This trio of distinguished investigators and their labs have a specialized approach to PSC research, that when unified, synergizes their work.
Dr. Lazaridis is a hepatologist, Everett J. and Jane M. Hauck Associate Director, Center for Individualized Medicine in Rochester, with extensive training in genomics of human disease. Dr. Gores is a hepatologist and Mayo’s Reuben R. Eisenberg Professor and Mr. and Mrs. Ronald F. Kinney Executive Dean for Research Honoring Ronald F. Kinney, Jr. Dr. LaRusso is an expert in the clinical, biochemical, imaging, and disease features of PSC.
Combined, the skill sets of Drs. Lazaridis, Gores and LaRusso will move PSC research from discovery science in the lab through clinical trials and hopefully to a treatment for PSC patients.
To do that, the team has an ambitious list of experiments to undertake.
The Big Question, Made Possible by Patient Generosity
When a disease has no clear cause scientists ask, is there a substance, habit, or activity common to all disease sufferers but rare in the general population? The PSC team hypothesized the cause was likely both environmental and genetic.
Dr. Lazaridis started with environmental exposures. There were traces of differences. Compared to healthy controls, people with PSC consumed less coffee and fish, reported more urinary tract infections (women), and had more exposure to farm animals. But no striking differences appeared in the data, so he turned to the genetic code of PSC patients. Having trained at the National Human Genome Research Institute with Francis Collins, M.D., Ph.D., in the early part of the decade, Dr. Lazaridis is no stranger to sifting through the human genome. But to sift you need samples, and gathering them is no easy task with a disease this rare.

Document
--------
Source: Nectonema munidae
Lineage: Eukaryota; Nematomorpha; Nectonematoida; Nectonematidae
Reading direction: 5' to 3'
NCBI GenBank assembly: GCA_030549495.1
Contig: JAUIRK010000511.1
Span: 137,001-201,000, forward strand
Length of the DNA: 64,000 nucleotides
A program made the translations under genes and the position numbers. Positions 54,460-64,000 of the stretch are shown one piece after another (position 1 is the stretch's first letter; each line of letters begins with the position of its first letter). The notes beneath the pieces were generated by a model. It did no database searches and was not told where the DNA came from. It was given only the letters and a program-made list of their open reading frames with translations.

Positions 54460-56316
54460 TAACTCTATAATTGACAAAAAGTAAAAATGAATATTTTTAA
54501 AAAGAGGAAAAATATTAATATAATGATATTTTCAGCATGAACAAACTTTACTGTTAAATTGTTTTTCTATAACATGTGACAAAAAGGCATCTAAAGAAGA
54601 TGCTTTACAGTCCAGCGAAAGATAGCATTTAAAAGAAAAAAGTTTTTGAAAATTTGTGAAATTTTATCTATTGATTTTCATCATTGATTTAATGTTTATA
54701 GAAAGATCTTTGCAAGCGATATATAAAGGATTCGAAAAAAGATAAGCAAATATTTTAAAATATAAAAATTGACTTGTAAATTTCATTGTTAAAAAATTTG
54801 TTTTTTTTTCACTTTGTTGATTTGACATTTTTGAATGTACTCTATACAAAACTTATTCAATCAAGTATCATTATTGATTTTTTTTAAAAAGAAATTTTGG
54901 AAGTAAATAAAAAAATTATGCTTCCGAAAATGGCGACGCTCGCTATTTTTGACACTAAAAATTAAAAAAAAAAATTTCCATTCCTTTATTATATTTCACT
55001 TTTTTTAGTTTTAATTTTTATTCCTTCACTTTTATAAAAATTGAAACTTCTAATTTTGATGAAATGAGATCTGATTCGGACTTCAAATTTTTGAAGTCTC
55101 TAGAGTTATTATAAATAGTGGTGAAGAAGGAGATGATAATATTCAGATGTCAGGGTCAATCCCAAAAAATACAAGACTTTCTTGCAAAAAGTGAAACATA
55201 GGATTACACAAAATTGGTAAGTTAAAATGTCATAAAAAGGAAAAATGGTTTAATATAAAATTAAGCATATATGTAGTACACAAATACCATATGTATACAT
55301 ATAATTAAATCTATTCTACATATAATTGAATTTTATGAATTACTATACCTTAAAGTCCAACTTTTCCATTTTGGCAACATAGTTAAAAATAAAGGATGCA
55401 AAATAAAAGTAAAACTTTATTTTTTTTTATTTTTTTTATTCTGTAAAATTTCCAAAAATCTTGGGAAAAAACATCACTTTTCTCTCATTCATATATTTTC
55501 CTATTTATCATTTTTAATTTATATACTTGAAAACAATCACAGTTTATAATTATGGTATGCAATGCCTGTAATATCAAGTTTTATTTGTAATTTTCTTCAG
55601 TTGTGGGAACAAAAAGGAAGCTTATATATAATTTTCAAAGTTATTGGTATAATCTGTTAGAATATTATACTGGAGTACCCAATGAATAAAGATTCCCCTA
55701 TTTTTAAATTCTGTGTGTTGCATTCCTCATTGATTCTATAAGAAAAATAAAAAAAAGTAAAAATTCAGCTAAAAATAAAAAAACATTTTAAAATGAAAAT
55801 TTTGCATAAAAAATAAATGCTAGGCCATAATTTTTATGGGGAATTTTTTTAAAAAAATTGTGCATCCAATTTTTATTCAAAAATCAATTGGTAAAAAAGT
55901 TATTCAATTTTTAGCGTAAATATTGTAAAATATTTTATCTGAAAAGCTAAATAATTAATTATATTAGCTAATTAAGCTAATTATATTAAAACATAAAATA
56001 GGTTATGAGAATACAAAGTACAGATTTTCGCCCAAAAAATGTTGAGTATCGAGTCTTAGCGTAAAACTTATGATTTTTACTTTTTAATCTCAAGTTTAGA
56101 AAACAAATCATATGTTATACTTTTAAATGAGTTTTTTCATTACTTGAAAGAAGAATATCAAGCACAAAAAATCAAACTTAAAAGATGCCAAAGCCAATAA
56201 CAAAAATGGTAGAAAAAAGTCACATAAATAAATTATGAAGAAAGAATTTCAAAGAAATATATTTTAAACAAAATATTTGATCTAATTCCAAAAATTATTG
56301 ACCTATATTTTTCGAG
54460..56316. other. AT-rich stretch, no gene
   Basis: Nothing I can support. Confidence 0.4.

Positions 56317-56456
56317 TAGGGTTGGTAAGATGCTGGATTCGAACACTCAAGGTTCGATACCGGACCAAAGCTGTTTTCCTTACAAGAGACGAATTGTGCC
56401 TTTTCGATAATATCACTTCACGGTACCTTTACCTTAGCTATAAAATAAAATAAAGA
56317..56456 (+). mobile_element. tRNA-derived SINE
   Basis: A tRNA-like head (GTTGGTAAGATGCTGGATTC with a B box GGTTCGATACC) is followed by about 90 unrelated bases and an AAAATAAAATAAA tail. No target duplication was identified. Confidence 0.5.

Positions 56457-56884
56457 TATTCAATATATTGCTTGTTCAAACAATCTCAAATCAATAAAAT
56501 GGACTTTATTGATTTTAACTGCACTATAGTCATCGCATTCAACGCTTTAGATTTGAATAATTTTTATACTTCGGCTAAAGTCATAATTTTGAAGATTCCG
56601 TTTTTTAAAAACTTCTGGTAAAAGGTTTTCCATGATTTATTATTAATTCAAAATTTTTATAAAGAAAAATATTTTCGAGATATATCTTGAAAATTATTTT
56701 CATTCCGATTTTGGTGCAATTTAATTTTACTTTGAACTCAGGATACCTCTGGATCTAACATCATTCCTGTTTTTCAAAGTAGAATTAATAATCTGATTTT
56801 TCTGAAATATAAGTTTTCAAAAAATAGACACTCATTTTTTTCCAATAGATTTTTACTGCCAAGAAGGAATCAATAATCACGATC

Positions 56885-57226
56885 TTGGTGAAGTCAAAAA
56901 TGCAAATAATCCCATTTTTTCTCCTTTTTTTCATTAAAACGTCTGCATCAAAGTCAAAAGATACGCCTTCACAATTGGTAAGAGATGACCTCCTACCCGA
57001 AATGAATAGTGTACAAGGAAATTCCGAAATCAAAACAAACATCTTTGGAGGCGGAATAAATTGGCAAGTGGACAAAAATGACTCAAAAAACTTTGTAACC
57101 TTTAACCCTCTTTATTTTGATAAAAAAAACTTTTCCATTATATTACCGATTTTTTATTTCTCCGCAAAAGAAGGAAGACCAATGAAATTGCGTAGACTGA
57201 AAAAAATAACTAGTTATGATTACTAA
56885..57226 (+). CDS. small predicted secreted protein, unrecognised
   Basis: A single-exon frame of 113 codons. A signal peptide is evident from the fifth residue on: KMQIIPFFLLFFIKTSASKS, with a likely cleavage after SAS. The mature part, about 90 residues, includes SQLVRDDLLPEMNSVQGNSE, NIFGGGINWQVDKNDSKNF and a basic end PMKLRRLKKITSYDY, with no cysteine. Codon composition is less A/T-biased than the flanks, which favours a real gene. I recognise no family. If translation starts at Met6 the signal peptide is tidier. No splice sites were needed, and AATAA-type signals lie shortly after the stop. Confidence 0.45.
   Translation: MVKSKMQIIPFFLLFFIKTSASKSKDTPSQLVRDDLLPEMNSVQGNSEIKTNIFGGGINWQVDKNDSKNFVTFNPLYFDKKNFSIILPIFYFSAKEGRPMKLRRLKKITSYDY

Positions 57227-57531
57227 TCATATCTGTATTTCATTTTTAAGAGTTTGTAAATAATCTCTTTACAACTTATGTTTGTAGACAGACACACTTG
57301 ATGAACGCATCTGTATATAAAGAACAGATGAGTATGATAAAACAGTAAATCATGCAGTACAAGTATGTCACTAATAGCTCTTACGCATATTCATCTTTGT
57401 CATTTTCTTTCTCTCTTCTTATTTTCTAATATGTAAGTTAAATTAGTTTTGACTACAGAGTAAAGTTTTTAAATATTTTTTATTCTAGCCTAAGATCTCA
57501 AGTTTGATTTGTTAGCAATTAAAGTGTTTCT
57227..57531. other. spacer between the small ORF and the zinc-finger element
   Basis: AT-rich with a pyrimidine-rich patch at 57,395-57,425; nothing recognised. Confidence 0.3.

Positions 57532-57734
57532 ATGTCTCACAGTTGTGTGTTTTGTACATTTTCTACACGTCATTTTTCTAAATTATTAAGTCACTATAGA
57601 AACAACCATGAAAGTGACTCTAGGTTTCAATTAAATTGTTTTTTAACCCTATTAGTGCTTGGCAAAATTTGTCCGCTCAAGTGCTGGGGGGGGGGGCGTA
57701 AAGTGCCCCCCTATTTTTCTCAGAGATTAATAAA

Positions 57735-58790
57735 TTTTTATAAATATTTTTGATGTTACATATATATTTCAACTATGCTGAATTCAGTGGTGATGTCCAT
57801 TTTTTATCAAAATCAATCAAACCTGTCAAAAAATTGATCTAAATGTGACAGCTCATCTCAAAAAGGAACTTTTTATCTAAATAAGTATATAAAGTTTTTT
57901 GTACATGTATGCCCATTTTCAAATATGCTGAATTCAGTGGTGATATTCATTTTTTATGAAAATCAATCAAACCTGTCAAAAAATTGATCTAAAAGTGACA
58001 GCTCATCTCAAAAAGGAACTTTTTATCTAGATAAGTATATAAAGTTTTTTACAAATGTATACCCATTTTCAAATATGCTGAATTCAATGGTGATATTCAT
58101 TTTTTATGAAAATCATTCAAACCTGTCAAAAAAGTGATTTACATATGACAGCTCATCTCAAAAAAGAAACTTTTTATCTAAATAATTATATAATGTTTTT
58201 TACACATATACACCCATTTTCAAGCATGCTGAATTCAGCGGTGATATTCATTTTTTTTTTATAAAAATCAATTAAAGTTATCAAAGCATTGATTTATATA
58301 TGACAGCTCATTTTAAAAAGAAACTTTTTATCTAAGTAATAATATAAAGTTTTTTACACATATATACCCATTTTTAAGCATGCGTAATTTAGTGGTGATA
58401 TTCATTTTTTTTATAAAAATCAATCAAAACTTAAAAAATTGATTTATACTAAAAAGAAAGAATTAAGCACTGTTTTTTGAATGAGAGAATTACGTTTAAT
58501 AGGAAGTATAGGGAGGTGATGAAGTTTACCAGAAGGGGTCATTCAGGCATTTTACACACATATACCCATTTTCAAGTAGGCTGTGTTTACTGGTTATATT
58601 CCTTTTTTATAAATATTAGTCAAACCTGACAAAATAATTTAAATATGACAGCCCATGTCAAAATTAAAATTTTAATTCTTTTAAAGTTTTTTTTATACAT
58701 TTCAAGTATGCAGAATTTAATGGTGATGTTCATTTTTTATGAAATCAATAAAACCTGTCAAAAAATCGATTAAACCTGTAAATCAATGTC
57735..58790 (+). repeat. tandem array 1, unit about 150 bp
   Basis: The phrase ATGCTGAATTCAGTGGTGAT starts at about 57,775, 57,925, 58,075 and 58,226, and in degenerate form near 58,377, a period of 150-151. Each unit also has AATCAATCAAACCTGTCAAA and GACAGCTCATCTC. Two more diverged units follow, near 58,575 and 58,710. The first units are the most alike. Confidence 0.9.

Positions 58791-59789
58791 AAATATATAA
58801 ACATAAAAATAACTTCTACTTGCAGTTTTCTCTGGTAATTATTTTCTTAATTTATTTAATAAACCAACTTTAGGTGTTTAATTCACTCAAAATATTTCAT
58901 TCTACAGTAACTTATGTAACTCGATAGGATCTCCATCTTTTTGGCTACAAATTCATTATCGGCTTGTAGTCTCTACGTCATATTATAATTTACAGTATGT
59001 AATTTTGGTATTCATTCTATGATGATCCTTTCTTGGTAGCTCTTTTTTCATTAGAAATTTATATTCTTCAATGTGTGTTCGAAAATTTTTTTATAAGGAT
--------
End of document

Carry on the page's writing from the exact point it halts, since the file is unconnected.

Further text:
“For a disease that affects one person in 10,000 you have to screen more than 10 million people to identify the number of cases we have in our registry,” says Dr. Lazaridis. “This collection of PSC patients represents about 5 percent of all patients in the U.S.”
Over the last 10 years, Dr. Lazaridis has collected samples from about 1,300 patients. It is considered the largest and most comprehensive PSC registry anywhere.
“I still remember my emotions after collecting the first 100 cases,” says Dr. Lazaridis. “As I was walking to my own lab I thought, I hold in my hands a box with invaluable individual specimens from PSC patients who come from all over, entrusting to us their genetic blueprint. I was humbled and committed to solving this mystery.”